By the way I have respect for anyone who makes a living down there in pollination. (You have my respect and admiration and so does Ian.)

  5. #5
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    Default Re: Ontario Blueberry Pollination

    Jean-Marc , it apparently a grower from Nova Scotia and the size if operation apparently is huge. I say apparently because this is all second hand information. Large enough that they will not find enough hives.

    As you mention Jean-Marc the biggest problem they will have is trying to convince beekeepers to sacrifice the start if their main flows, and with honey well north if $2, that's going to be a hard sell .

    All points for consideration;
    The opportunity close to here. With the projected large number of acres they will have to be aggressive finding hives. The grower is one of the large operators in Nova Scotia so experience is an asset here. The time frame definitely doable for proper hive build up, end of May-June. I'd have two boxes of bees for sure by then .

    You know, I'd make up a semi load of double deep 10 framers, two or three lbs of patties on top. I'd have to make sure they had a pail of feed into them. Get my $175 per hive and bring them back to the canola flow to recover to which I'd pull another two boxes of honey on.
    I think I'd do it.

  6. #6
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    Feb 2014
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    Ottawa, ON
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    Default Re: Ontario Blueberry Pollination

    The attached link will take you to studies and plans for development of the low bush blueberry industry in Northeastern Ontario.
    http://nsfc.ca/nsfc/ntfp/project-wild-blueberries
    The potential is significant as are the challenges. It is 10-12 hours driving from most of Ontario's beekeeper community. Likewise from Manitoba.

    Regards Peter
    Ottawa. ON

  7. #7
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    antigonish, nova scotia, canada
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    25

    Default Re: Ontario Blueberry Pollination

    Ian
    that would be braggs i believe they go under oxford frozen food they have holdings in ontario. Braggs is a giant in the low bush blueberry in nova scotia i would bet half if not more of rented bees in nova scotia get rented to them and they have a few thousand of there own hives
    34 hives, 5 years

  8. #8
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    Default Re: Ontario Blueberry Pollination

    I would wonder at what price it would take to pull enough hives to pollinate that landscape

  9. #9
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    Default Re: Ontario Blueberry Pollination

    Jodie: Back in 2007 I am pretty sure it was the start of the ccd thing. We had sudden unexplained losses of adult bees. Nosema Ceranae is definitely associated with this as are amoebas and protozoa's. My friend from Caspian Apiaries has been talking about this for the last 6 years. Funny thing , last year at the Alberta convention one beekeeper spoke of also having sky high amoeba levels in his bees. The bees are able to overcome these issues if being fed Caspian Solution along with a protozoa killer. It is an additive of plant extracts added to the Caspian solution.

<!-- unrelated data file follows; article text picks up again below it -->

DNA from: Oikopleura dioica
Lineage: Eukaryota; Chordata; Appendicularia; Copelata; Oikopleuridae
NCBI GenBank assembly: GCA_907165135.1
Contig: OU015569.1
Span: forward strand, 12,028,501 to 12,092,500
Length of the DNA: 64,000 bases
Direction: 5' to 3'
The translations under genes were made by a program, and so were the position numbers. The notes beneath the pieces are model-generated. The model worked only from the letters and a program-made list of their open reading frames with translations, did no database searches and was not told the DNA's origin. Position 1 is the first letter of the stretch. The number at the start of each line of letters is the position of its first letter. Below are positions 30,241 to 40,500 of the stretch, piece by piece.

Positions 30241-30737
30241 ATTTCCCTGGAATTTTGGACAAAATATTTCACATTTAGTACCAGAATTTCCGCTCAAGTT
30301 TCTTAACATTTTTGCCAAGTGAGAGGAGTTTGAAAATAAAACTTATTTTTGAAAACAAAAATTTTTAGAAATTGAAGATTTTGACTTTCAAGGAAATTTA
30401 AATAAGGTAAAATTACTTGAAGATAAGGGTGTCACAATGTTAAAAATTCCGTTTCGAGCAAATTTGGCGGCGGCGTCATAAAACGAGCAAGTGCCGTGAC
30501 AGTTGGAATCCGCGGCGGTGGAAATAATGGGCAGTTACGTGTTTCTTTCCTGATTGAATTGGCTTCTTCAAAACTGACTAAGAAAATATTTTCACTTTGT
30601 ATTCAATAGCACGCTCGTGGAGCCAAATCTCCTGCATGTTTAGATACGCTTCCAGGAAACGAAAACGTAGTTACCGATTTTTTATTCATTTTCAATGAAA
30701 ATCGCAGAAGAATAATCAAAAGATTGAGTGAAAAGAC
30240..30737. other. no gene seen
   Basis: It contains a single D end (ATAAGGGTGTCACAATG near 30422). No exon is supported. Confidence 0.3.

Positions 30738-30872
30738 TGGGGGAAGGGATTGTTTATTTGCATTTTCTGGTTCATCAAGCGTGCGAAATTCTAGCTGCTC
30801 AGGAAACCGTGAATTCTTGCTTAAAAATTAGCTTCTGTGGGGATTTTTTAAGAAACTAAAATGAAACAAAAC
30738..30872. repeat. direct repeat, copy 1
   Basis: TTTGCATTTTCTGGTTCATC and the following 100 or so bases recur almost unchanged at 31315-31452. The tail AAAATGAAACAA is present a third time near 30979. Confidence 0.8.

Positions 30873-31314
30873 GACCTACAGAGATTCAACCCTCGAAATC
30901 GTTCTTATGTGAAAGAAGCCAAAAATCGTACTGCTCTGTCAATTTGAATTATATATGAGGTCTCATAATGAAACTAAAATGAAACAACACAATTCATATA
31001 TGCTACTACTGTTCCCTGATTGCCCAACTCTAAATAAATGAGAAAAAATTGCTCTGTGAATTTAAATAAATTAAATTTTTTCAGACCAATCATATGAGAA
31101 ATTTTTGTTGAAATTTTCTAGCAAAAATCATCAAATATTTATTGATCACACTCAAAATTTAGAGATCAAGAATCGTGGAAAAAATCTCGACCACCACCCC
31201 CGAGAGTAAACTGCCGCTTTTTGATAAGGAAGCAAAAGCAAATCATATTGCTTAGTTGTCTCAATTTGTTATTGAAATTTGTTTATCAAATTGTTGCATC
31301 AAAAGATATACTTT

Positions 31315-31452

Back to blueberry pollination, I think Ian answered his own question. $175 is the magic number for him.I think at that price some could be attracted. Keep in mind that northeastern Ontario is maybe 20 hours away by truck. Nova Scotia is probably 36 or so hours. 20 hours is far and bees, but 36 is another kettle of fish. At that time of year temperatures can get very warm, even hot. If going 36 hours the trucker would have to have 2 drivers. I think the fees would be steep. The aren't too many trucking outfits in Canada that have experience with this sort of thing.

    However it plays out for you personally it is not the kind of undertaking that is too be taken lightly. I can guarantee that it would not be boring.

    Jean-Marc

  10. #10
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    Default Re: Ontario Blueberry Pollination

    what is a" protozoa killer."....antibiotic?

  11. #11
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    Default Re: Ontario Blueberry Pollination

    Quote Originally Posted by jean-marc View Post

    Back to blueberry pollination, I think Ian answered his own question. $175 is the magic number for him.
    The way I see it, I would run a honey operation and a pollination operation. The honey op is what I have going now. The pollination op would be hives made up, wintered, worked to strength and sent for pollination for $175. Those hives then would come back in rough shape to where the canola will revive them, split and then have them worked into winterable hives to be used for pollination the following year.
    They would represent the same work as a nuc sale operation but the bees come back. Get some honey to boot.

    Transportation, and contracting out the hives handling would all have to considered.
    Ian Steppler >> Canadian Beekeeper's Blog
    www.stepplerfarms.com

  12. #12
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    Default Re: Ontario Blueberry Pollination

    The protozoa killer is a plant extract which is highly acidic, combined with sea salt. Makes it difficult for unwanted microorganisms in the bees digestive to thrive.

    Jean-Marc

  13. #13
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    Default Re: Ontario Blueberry Pollination